30 July 2006

888) Armenian Identity In The United States Among Second Generation Cohorts By Anny Bakalian

Middle East and Middle Eastern American Center,
The Graduate Center
City University of New York

October 4-7, 2001


The movement of Armenians to the United States of America can be divided roughly into two waves of immigration. The earliest Armenians to settle in North America in significant numbers arrived at the turn of the twentieth century, roughly between the 1880s and 1924. The next massive influx can be dated to the repeal of restrictive laws – the “quota laws” – in 1965, which had been in effect since 1924. Push-pull factors influenced both waves of immigration.

In the late nineteenth century, the U.S.A. was rapidly becoming a major industrial society. Its territory was vast and its resources seemed endless, however, it lacked manpower to run its numerous factories, build the railroads and other infrastructure and serve its developing cities. . .

Armenians, on the other hand, were fleeing the social, economic and political upheaval in the decaying Ottoman Empire. Later for the second wave, once again the cultural and political climate in the United States was welcoming of diversity and the economy was on the verge of the post industrial, global technological revolution. By this time, the Armenians were escaping the political and economic crisis in the Middle East, notably the civil war in Lebanon and the Islamic revolution in Iran. More recently, the pogroms in Azerbaijan, the Karabagh war and blockade and the economic crisis in the Republic of Armenia created an exodus of Armenians from the former Soviet republics.

Future researchers might take issue with my conceptualization of Armenian immigration to the United States. They might divide the post-1965 immigrants into two categories; the first being the influx of immigrants from the Arab and Islamic world, and the second, the arrival of large numbers of Armenians from the ex-Soviet Republic of Armenia in the 1990s. The demographic characteristics and cultural baggage of the Hayastant zis (Armenians from Armenia) appear to be different than those of their immediate predecessors. However, in the absence of systematic research on the Hayastantzis in Los Angeles, where most have congregated, and for that matter, the large mass of Armenians who now make southern California their home, I stand by my claim for the time being.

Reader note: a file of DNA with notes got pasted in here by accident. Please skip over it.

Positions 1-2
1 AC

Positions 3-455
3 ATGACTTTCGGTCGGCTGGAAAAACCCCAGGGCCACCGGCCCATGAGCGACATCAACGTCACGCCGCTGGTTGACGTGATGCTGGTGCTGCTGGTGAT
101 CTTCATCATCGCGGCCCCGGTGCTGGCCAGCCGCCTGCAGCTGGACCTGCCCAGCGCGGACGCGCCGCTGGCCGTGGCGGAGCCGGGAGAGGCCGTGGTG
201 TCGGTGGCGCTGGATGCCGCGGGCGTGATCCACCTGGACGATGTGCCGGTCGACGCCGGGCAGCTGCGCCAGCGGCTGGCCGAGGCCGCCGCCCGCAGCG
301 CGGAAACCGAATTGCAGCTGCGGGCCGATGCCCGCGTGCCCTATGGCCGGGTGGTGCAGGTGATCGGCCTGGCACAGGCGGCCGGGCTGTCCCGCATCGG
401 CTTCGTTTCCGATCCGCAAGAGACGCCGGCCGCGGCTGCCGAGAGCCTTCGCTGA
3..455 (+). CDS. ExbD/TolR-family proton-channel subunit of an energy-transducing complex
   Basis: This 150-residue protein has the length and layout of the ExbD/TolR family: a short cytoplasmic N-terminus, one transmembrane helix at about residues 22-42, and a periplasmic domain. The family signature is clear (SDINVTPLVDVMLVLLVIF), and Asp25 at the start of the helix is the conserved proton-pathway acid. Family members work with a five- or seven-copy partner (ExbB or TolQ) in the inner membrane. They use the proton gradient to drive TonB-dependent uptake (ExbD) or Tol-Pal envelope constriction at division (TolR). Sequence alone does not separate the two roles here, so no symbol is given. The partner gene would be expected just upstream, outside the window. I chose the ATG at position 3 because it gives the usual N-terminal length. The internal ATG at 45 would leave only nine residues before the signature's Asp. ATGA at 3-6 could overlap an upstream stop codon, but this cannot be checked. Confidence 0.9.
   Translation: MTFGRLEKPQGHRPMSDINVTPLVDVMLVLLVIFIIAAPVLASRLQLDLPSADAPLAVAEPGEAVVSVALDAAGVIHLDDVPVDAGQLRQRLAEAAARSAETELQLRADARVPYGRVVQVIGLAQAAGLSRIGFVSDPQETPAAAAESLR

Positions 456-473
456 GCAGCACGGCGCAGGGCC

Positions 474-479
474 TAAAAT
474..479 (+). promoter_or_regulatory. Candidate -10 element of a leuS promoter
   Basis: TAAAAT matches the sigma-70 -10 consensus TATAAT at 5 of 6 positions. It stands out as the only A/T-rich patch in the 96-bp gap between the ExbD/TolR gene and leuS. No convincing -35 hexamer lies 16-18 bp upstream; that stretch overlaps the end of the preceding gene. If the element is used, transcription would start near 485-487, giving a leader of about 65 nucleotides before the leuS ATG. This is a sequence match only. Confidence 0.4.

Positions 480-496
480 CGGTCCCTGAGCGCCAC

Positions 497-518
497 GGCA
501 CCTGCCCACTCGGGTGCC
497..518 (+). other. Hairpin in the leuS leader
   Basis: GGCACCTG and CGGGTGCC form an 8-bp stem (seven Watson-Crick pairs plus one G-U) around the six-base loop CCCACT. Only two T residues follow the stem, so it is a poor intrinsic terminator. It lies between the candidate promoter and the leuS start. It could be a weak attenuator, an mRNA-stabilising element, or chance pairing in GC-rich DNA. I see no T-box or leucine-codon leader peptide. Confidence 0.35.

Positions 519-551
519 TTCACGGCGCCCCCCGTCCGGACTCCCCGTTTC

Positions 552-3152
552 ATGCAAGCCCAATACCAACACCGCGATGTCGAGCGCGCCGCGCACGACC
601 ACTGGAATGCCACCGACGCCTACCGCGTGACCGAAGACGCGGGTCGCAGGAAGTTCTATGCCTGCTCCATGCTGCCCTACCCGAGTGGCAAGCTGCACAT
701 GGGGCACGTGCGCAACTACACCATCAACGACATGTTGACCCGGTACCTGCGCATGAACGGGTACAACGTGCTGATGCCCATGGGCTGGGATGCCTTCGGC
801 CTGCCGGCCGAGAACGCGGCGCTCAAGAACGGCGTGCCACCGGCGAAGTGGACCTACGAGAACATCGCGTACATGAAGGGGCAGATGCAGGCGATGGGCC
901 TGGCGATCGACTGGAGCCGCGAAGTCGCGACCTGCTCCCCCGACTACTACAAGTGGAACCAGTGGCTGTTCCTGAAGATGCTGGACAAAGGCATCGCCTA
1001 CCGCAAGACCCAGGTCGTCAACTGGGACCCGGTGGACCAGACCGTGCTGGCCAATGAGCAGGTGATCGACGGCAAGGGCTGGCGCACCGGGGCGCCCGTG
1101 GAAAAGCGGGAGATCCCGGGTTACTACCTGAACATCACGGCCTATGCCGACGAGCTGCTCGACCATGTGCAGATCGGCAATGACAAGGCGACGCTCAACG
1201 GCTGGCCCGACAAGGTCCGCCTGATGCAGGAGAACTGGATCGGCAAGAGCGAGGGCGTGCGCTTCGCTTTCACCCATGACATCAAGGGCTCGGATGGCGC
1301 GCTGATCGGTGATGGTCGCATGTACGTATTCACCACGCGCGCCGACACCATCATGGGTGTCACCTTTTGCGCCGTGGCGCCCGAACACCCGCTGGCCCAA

Download The Full Document: Armenian Identity In US Among Second Generation Cohorts By Anny Bakalian.pdf.


Post a Comment

Would You Please Update/Correct Any Of The
3500+ Posts by Leaving Your Comments Here
- - - Your Opinion Matters To Us - - -

We Promise To Publish Them Even If We May Not Share The Same View

Mind You,
You Wouldn't Be Allowed Such Freedom In Most Of The Other Sites At All.

You understand that the site content express the author's views, not necessarily those of the site. You also agree that you will not post any material which is false, hateful, threatening, invasive of a person’s privacy, or in violation of any law.

Please read the post then write a comment in English by referring to the specific points in the post and do preview your comment for proper grammar /spelling.

Note To Spammers
If you believe Your Comments will ever appear here, You are DREAMING

You need a Google Account (such as Gmail) to publish your comments

Publishing Your Comments Here:
Please type your comment in plain text only (NO Formatting) in an editor like notepad first,
Then copy and paste the final/corrected version into the comment box here as Google/Blogger may not allow re-editing/correcting once entered in some cases.
And click publish.
-If you need to correct the one you have already sent, please enter "New Comment" as we keep the latest version and delete the older version as default

Alternative way to send your formatted comments/articles:

All the best